Alphabet, the parent company of Google, and Microsoft are in a race to become the dominant player in the AI chatbot market with the recent launch of Google’s “Bard” and Microsoft’s announcement of a forthcoming AI product which is the inclusion of ChatGPT 4 on Bing and Microsoft Office.
Both companies aim to use AI technology to improve their respective search services, Bing and Google Search, which are significant sources of revenue for each company. While both Bard and OpenAI’s ChatGPT offer similar services, enabling users to receive human-like responses by inputting questions, requests, or prompts, let’s see what are the critical differences between the two.
Bernard San Juan: Warning this is an opinion piece podcast. Hi, guys. Welcome to another episode of the Truelogic DX Podcast and I’m going to talk about apprentice Bard. Or Bard. To be precise, Google Bard. So it’s all in the news today. And, you know, I had been playing for ChatGPT for weeks before I decided to put up a podcast episode for it because I don’t like writing on bandwagons. But I thought I would give people, I guess, the same insights that I have into Google’s AI efforts. So for those of you that know, I tend to be an alpha nerd, I keep really in touch with anything that’s happening in technology, the web, and AI.
And recently, Alphabet, Google’s parent company, or actually Google, released a press release talking about Bard, which is what most people seem to think is Google’s answer to OpenAI’s ChatGPT. Now, both companies seem to be using AI technology to improve their respective search services. Of course, Satya Nadella in several interviews had already said how he wanted ChatGPT integrated into Bing, and instead of being pre-trained on data from 2001, would be trained on data that is captured by Bing’s search index. So both Bard and OpenAI’s ChatGPT, they’re going to be very similar services and whatnot. But I did sort of, I guess, want to let people know where I come from like there were a lot of people that said, “Oh, ChatGPT is going to disrupt Google. Oh, is this going to automate a lot of jobs out of existence,” and whatnot. So I thought it would be a great episode to talk about AI, specifically the progress of Bard.
Today, we’re going to talk about Google’s Bard. Okay, so in the middle of the debate in terms of the increased usage and AI, Google announced their own language-based conversational AI. And a lot of the content that you see on media is that Google is racing to catch up to ChatGPT. So much so that there’s an announcement that it would begin publicly testing its new chatbot, Bard with a small private group, before releasing it to the public in the coming weeks. Google’s chatbot AI is expected to be cutting edge and it aims to revolutionize the information gathering process of how we use search engines. But how does it fair versus ChatGPT and what is to expect?
What is ChatGPT?
First thing, I want to dispel all of these articles. AI is not new to Google, guys. AI is not new to Google. In fact, I wanted to break down an item here. ChatGPT is called GPT because GPT stands for Generative Pre-trained Transformer. Now, if you guys Google the term Google Transformer, the GPT model was first used in 2018. But if you guys Google the term Google Transformer, one of the things that you’ll discover is that the transformer model for natural language training was actually research that was created and released by Google scientists. So again, I’ll repeat that the transformer model for natural language training is not an OpenAI model. It was a model that was developed by Google researchers. So transformer technology in machine learning is not new like Google. I will always debunk the idea that Google is behind in the AI game.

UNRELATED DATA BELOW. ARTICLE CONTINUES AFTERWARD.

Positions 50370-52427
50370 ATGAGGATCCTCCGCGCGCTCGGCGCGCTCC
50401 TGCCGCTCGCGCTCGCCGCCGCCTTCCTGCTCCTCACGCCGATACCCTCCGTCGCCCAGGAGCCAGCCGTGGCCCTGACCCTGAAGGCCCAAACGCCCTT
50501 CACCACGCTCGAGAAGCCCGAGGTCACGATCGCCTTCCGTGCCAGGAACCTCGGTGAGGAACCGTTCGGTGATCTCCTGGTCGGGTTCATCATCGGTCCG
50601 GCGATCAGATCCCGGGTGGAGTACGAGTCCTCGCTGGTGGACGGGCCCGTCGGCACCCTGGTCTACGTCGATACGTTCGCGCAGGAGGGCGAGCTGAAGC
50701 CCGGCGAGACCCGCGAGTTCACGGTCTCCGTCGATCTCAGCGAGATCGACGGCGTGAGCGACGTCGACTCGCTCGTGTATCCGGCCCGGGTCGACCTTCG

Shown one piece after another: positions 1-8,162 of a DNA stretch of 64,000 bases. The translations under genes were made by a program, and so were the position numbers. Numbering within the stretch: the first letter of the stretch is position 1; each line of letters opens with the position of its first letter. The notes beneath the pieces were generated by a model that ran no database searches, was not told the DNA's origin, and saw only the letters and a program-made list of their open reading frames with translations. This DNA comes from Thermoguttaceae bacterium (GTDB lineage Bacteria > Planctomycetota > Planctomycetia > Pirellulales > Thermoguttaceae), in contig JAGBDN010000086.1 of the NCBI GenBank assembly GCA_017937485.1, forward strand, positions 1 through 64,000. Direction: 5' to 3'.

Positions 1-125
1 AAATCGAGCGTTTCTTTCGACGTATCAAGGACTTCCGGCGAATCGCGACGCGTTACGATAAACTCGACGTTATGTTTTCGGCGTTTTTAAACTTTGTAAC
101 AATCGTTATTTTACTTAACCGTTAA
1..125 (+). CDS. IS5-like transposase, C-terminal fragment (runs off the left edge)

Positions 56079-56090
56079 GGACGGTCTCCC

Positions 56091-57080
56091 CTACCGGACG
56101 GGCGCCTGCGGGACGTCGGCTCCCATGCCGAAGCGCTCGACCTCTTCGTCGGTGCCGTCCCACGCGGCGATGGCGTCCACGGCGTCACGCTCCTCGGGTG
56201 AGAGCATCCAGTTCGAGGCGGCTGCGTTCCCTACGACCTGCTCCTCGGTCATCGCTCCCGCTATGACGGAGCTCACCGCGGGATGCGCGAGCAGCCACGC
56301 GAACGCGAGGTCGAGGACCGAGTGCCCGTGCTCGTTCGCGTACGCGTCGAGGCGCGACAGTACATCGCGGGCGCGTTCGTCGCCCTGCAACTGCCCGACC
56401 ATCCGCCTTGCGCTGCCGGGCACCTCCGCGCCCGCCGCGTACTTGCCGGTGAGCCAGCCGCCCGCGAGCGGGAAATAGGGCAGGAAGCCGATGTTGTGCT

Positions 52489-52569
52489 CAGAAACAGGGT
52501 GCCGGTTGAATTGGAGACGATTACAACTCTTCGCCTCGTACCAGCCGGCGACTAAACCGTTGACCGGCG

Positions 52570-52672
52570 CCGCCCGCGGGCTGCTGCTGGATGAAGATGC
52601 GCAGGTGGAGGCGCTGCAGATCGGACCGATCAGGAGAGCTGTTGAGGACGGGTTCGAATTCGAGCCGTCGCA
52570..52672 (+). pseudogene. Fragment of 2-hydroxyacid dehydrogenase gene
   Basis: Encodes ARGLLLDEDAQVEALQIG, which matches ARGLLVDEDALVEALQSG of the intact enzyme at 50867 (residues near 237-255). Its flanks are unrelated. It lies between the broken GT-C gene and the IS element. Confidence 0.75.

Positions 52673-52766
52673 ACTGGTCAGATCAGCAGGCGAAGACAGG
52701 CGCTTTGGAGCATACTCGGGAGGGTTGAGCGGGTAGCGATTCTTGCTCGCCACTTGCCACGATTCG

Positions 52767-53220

Remember that Ray Kurzweil works with Google, right? And this is the primary proponent of AI when it comes to natural language in our time. So I’m not convinced that Google is behind in the AI race. In fact, if you go on a time machine with me and explore how Google had been developing natural language, you’ll realize that there are reasons why ChatGPT was made available to the public before Google’s LaMDA or Google’s Apprentice Bard, or as we popularly know it, the Google Bard is made available to the public.
History of ChatGPT
Google research is the transformer model when it comes to natural language training in 2017. OpenAI adopts this as a framework and they use it to build GPT-1 in, I would say, 2018. A year later, it was 2018. GPT-2 was released in 2019, and in 2020, OpenAI released GPT-3. ChatGPT, by the way, if you’re not aware, is sort of like GPT3.5. In 2021, OpenAI sort of took a break…actually, they didn’t take a break, but a lot of noise was actually captured by an image-generating AI called DALL-E. And now there is DALL-E-2. If you guys haven’t played with it, it’s terrific. It does great logos, it does photorealistic images, it can do oil paintings, watercolor, whatever. It’s terrific. If you haven’t played around with it, play with it. If you have a graphics requirement or image requirement, try to use DALL-E-2. It’s great. It’s an OpenAI tool.
So because of all of the noise that happened about ChatGPT, we all sort of know how great it is, how openly accessible it is. But why did Google fall behind? And this is the story that I wanted to deal with today.
What is Google’s AI LaMDA?
In 2017, Google built a transformer model for training natural language AI. Google’s engine for natural language AI is called LaMDA. So Google builds LaMDA. Structurally, it is pretty similar to GPT. And LaMDA, I’m not sure if you guys remember, but there was this news a year back about how a Google engineer had claimed that Google’s AI chatbot was sentient, right? That was LaMDA, guys. So Google in AI is not new, and that news happened before GPT-3 was publicly released. So again, I will always argue for the idea that Google is behind in the AI race here or in the natural language AI race here.